1. Tell us about your experience in grape growing?

We have been growing grapes at Mt Bera since 2008, and started with no viticultural knowledge but had a very strong desire to not use synthetic chemicals, so immediately converted to growing organically. We purchased an undervine mower, raised all the dripper lines, went on many courses including Elaine Ingham’s Soil Food Web course, biodynamic courses, compost and carbon storage courses, and read a load of books and asked lots of questions to everyone we could. From there we brewed loads of compost teas and protozoa teas and worked on improving the biodiversity from bacteria upwards.

2. What prompted you to want to be involved in the EcoVineyards project?

Striving to learn more and constantly improve what we do both in the vineyard and all our surrounding land.

We have been great fans of Mary Retallack’s work.

3. What do you hope to achieve from your involvement in the EcoVineyards project?

Work with others to gain more experience in producing a biodiverse environment that works naturally to produce better quality grapes. There are so many people doing great things to improve the environment while producing grapes and other foods. Assessing what works best to make the maximum impact.

4. Have you tried to increase biodiversity on your property before undertaking this project? If so, how?

We have planted loads of different trees and native grasses, fenced off water courses and planted species in there to reduce erosion, subdivided paddocks to allow regenerative grazing regimes, released predatory insects. Two bushfires have had a large impact, both positively regenerating natives, to destroying plantings we had done. Worked from our remnant bush to remove invasive weed species and to allow a spread of the native bushlands into other areas of our property.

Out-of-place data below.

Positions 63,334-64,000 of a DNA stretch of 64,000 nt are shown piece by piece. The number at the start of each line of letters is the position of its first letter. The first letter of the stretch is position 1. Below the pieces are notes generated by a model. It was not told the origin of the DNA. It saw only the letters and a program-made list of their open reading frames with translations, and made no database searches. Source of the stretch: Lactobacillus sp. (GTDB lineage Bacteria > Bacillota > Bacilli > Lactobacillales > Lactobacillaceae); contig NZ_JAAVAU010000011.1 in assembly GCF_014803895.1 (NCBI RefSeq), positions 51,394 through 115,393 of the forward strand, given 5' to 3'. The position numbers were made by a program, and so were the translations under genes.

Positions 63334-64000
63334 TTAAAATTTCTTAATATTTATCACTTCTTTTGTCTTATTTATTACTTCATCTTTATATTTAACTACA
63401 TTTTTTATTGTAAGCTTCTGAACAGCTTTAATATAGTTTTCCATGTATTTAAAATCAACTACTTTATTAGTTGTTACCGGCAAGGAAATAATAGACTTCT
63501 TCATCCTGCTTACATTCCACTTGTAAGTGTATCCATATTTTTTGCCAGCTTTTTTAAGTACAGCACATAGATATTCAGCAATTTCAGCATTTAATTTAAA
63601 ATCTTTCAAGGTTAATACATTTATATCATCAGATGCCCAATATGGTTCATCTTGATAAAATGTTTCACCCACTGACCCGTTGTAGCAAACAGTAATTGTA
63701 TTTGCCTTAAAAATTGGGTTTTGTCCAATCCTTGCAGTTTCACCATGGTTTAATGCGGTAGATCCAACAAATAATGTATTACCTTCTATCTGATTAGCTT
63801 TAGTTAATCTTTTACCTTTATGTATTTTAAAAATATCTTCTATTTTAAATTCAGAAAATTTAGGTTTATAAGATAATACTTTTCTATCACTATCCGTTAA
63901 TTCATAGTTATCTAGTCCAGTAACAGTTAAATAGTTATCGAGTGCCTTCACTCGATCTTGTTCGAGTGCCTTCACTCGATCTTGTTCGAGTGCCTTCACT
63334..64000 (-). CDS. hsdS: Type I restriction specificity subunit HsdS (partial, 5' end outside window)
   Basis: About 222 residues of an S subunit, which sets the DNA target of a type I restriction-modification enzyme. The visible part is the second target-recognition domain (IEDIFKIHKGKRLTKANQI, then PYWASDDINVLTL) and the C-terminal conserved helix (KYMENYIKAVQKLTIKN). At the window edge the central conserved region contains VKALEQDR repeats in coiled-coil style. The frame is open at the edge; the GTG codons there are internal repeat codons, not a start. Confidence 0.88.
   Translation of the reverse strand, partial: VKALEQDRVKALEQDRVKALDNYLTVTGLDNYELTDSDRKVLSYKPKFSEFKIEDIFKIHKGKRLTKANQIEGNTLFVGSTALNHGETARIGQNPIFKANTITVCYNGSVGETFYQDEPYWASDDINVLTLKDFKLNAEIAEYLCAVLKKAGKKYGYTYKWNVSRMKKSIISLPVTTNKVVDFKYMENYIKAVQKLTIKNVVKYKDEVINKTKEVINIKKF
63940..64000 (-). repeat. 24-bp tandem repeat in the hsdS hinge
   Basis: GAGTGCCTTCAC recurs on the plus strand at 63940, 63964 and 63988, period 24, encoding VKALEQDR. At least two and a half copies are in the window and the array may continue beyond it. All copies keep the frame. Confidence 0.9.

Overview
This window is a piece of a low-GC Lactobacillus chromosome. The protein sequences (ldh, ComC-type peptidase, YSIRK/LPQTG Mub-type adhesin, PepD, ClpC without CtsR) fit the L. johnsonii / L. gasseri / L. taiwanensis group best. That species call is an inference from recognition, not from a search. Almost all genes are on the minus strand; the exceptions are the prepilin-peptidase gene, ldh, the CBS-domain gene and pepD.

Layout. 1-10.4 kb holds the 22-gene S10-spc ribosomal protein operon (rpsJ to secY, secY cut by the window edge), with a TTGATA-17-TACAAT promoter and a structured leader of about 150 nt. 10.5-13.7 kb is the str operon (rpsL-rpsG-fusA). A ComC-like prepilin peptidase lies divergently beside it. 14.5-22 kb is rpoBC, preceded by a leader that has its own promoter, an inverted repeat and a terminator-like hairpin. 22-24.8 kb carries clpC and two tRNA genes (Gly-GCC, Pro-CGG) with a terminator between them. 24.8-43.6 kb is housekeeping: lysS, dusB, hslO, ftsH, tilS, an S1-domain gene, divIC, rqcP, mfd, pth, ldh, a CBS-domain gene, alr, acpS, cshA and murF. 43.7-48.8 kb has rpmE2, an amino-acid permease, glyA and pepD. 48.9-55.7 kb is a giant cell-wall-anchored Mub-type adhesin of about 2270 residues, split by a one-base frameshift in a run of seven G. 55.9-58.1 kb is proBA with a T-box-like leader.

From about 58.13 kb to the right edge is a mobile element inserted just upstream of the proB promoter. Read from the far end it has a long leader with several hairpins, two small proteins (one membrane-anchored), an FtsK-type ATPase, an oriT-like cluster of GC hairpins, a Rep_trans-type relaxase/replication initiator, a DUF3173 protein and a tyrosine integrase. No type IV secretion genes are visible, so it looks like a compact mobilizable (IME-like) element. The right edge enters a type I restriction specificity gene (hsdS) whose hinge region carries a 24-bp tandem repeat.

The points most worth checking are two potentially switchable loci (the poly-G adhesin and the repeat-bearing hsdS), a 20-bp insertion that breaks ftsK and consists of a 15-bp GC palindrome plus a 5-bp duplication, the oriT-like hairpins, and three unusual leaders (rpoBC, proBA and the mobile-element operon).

We believe diversity needs to be over our whole property and it is important to work with neighbours, both private and government land, to expand the footprint of biodiverse areas.

5. Why do you think it is so important for growers to try and build natural resilience on their property?

It makes so much sense to allow natural systems to maintain health and life within and around the vineyard, reducing the work for us and improving the quality of what we produce. Carbon storage is a natural biproduct of a healthy system.

6. Looking to the future, what do you see as a new ‘normal’ for grape growers on their properties?

Being in balance with nature and letting nature maintain the health of the ecosystem.